The First Days (As the World Dies, Book One) by  Rhiannon Frater

 

Jenni, clad in a pink bath robe, has just watched her husband Llody eat Benji, her youngest son in a bloody feast.  As she races for the door, her eldest son sacrifices himself to save her.  

This is the brutal beginning of an undead trilogy that, for me, raised some serious concerns about the entire zombie-lit genre.

I’ll admit right up front that I don’t read much with “reanimated” characters.  Oh sure, I’m a huge fan of The Walking Dead, although I came to the party late and watched the initial seasons via On Demand.  

When it comes to my reading material, however, I’ve developed a penchant for apocalyptic and post-apocalyptic lit whilst still managing to skirt the involvement of zombies.  I tell you this because, in the end, it may be that Frater has simply followed protocols of the genre with which I am unfamiliar.

Book One of the As The World Dies series was, for me, a quick read.  Zombies invade; strangers become friends; survivors gather together to rebuild.  It was a nicely wrapped, neat little package.  The only thing missing was the bow to tie it all up.  

That, I assumed would be accomplished via the second and final installments.  Eh.  Not so much.  Some of the characters became stereotypic in nature, acting, accordingly, in a manner that ended up banal and predictable.

 

Additionally, the plot was, at times, exceedingly slow.  As this isn’t a dissertation, I will spare you those details, but I do want to share two points that are at the root of my whole “Is this a genre thing?”question.First, Frater offers us a chapter told entirely from the perspective of….wait for it…Jack the German Shepherd.  

The reader is subjected to Jack’s seemingly insatiable appetite and quest for Oreos, as well as his ongoing trepidation at having to ride in an elevator.  I barely made it through the chapter.  Now if this is a genre point, writing from the perspective of domesticated animals, I must take issue with whomever is writing the rule book.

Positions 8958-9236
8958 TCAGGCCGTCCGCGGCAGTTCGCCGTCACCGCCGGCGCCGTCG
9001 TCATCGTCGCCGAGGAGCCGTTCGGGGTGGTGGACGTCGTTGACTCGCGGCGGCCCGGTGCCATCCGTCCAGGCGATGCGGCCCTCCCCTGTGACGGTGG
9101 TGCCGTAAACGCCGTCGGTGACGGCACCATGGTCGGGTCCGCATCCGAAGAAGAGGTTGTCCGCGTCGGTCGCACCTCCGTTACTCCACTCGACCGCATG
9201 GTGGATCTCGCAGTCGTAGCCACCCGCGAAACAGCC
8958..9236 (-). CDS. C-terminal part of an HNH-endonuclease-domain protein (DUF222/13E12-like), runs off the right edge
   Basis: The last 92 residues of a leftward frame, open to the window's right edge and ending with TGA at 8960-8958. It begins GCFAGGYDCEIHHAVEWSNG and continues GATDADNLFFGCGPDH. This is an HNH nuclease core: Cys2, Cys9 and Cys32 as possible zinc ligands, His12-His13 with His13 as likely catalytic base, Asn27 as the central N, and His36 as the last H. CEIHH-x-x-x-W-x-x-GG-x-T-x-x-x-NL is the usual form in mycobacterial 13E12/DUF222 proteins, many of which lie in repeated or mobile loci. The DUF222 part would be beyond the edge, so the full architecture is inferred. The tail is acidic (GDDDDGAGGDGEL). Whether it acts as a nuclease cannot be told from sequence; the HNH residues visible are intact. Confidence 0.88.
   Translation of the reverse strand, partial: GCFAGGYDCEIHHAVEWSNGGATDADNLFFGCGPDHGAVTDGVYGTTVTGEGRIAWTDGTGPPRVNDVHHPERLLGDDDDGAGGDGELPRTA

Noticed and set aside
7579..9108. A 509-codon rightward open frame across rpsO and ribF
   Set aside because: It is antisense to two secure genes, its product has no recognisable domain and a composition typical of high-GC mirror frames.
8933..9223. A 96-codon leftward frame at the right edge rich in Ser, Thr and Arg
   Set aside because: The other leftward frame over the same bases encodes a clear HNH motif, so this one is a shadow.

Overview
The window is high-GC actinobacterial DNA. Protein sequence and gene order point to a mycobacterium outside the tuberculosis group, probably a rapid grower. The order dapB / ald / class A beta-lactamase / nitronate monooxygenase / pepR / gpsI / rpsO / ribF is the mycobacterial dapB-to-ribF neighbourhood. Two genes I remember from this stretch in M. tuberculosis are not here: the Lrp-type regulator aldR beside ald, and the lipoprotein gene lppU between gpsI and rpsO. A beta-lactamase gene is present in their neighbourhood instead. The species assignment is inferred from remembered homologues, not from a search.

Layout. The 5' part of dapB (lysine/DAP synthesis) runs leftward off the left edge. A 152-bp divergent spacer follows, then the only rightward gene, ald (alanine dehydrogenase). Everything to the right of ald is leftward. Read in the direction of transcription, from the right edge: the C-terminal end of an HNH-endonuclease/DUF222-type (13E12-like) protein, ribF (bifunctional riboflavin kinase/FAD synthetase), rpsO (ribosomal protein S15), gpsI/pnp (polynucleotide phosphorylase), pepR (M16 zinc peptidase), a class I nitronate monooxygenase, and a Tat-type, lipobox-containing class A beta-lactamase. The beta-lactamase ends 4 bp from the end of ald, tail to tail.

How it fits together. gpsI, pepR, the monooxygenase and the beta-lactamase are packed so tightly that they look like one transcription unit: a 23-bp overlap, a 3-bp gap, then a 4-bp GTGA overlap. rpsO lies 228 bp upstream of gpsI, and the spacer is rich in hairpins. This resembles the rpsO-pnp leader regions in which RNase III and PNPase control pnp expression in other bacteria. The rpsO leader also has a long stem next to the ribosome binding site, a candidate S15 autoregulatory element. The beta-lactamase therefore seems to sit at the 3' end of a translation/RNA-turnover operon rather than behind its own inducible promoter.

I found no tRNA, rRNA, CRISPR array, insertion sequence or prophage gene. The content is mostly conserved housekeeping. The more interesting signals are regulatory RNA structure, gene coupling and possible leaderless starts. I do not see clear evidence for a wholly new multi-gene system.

If, however,this was a choice by Frater to move “outside the box”, I will just say “no”.  Just.  No.The second point of contention for me is perhaps one of degrees of believability.  Bear with me here.  So I buy into the whole “the dead walk again” thing.  

 

I’m even persuaded to suspend my disbelief as such to include zombies becoming flesh-eating predators.  Where I draw the line, however, is then crossing over into the realm of the supernatural, complete with mediums and talking ghosts who prognosticate with stunning accuracy.

Now THAT I’m just not buying.  

Yes, yes, I know–once you accept the whole dead/not dead premise, the rest should be a piece of cake.  Unfortunately, I choked trying to swallow it.

 Again, a genre rule?  Does it say somewhere in the “How to Write a Zombie Novel” handbook that ghosts are par for the course?  

If so, for the love of God, would someone please do a rewrite?!

All in all, Book One is worth the read–with one caveat.  Don’t expect that bow on the package.  

Just revel in the open ending.  The remaining books in this trilogy will leave you wanted to hang yourself by the ribbon that is offered.

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